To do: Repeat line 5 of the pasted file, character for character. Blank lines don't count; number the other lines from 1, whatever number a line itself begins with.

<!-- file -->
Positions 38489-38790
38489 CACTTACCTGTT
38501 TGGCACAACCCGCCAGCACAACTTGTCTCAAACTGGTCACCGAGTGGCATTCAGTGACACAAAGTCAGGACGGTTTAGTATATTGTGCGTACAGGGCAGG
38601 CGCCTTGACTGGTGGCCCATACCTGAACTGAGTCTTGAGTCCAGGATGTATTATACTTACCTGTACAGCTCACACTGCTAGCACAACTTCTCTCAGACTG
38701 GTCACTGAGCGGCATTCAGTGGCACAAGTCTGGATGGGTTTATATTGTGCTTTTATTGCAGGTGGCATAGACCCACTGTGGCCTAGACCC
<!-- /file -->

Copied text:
38701 GTCACTGAGCGGCATTCAGTGGCACAAGTCTGGATGGGTTTATATTGTGCTTTTATTGCAGGTGGCATAGACCCACTGTGGCCTAGACCC